Notes on syntax

The last few years the expressiveness of programming languages have been on my mind. There are many things that comes into consideration for expressiveness, not matter what definition you actually end up using. However, what I’ve been thinking about lately is syntax. There’s a lot of talk about syntax and many opinions. What made me start thinking more about it lately was a few blog posts I read that kind of annoyed me a bit. So I thought it was time to put out some of my thoughts on syntax here.

I guess the first question to answer is whether syntax matters for a programming language. The traditional computer science view is largely that syntax doesn’t matter. And in a reductionist, system level view of the world this is understandable. However, you also have the opposite view which comes strongly into effect especially when talking about learning a new language, but also for reading existing code. At that point many people are of the opinion that syntax is extremely important.

The way I approach the question is based on programming language design. What can I do when designing a language to make it more expressive for as many users as possible. To me, syntax plays a big part in this. I am not saying that a language should designed with a focus on syntax or even with syntax first. But the language syntax is the user interface for a programmer, and as such there are many aspects of the syntax that should help a programmer. Help them with what? Well, understanding for one. Reading. Communicating. I suspect that writing is not something we’re very much interested in optimizing for in syntax, but that’s OK. Typing fewer characters doesn’t actually optimize for writing either – the intuition behind that statement is quite easy: imagine you had to write a book. However, instead of writing it in English, you just wrote the gzipped version of the book directly. You would definitely have to type much less – but would that in any way help you write the book? No, probably it would make it harder. So typing I definitely don’t want to optimize. However, I would like to make it easy for a programmer to express an idea as consicely as they can. To me, this is about mentioning all things that are relevant, without mentioning irrelevant things. But incidentally, a syntax with that property is probably going to be easier to communicate with, and also to read, so I don’t think focusing on writing at all is the right thing to do.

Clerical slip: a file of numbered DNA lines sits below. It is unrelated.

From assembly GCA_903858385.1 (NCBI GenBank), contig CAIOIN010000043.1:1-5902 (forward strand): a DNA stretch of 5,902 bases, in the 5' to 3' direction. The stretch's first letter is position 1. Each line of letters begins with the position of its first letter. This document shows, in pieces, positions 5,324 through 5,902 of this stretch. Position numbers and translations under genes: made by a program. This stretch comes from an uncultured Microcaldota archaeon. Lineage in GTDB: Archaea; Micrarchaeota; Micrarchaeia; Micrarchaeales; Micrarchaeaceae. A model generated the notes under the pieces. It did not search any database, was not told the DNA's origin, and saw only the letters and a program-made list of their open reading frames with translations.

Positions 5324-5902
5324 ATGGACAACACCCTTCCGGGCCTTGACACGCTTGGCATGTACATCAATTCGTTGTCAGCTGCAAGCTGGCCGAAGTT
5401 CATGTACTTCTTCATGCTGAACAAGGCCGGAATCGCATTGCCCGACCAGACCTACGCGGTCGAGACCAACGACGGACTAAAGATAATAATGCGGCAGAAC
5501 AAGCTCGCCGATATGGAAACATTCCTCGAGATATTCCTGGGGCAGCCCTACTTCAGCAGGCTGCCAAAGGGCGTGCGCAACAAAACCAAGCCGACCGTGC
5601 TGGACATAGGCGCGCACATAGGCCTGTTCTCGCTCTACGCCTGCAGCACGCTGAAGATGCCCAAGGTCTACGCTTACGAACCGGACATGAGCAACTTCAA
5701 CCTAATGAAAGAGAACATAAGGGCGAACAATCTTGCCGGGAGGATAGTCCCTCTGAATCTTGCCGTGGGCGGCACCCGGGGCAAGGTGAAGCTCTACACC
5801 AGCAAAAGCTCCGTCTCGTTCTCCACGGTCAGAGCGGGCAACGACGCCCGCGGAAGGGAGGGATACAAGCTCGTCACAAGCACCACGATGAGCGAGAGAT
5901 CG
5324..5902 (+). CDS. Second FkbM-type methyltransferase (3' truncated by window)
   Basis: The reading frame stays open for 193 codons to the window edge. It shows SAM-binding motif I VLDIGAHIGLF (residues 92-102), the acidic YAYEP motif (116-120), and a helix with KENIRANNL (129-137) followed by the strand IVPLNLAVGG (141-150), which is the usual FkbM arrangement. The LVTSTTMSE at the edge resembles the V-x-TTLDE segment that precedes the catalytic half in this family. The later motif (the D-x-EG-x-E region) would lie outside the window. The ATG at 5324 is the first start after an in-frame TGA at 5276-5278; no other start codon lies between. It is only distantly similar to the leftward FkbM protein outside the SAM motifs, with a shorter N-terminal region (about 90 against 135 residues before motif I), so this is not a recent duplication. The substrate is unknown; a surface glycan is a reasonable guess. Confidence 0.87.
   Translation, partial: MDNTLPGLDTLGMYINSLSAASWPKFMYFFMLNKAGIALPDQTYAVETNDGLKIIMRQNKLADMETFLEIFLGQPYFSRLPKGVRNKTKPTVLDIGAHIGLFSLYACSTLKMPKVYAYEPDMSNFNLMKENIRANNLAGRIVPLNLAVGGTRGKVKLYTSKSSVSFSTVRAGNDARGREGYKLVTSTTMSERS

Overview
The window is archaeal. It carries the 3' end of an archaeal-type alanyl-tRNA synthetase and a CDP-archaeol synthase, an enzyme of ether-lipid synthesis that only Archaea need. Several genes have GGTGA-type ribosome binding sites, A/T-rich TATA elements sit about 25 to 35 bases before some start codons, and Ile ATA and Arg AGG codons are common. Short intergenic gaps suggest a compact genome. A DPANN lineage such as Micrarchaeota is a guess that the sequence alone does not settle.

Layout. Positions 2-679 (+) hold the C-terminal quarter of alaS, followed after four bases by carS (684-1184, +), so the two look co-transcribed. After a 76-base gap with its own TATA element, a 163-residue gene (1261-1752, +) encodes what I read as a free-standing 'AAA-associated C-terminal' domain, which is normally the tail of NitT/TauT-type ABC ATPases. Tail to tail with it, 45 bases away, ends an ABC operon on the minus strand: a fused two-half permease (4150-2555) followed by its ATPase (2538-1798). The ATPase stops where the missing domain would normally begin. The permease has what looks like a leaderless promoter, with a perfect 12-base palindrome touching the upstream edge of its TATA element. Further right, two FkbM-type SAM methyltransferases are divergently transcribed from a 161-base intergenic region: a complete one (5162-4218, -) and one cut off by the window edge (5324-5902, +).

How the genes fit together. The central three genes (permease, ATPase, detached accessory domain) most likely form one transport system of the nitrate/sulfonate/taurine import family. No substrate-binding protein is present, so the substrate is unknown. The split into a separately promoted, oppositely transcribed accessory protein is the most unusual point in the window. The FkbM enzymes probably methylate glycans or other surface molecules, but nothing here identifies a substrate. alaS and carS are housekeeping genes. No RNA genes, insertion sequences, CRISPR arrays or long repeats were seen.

Fundamentally, programming is about building abstractions. We are putting together extremely intricate mind castles and then try to express them in such a way that our computers will realize them. Concepts, abstractions – and manipulating and communicating them – are the pieces underlying programming languages, and it’s really what all languages must do in some way. A syntax that makes it easier to think about hard abstractions is a syntax that will make it easier to write good and robust programs. If we talk about the Sapir-Whorf hypothesis and linguistic relativity, I suspect that programmers have an easier time reasoning about a problem if their language choice makes those abstractions clearer. And syntax is one way of making that process easier. Simply put, the things we manipulate with programming languages are hard to think about, and good syntax can improve that.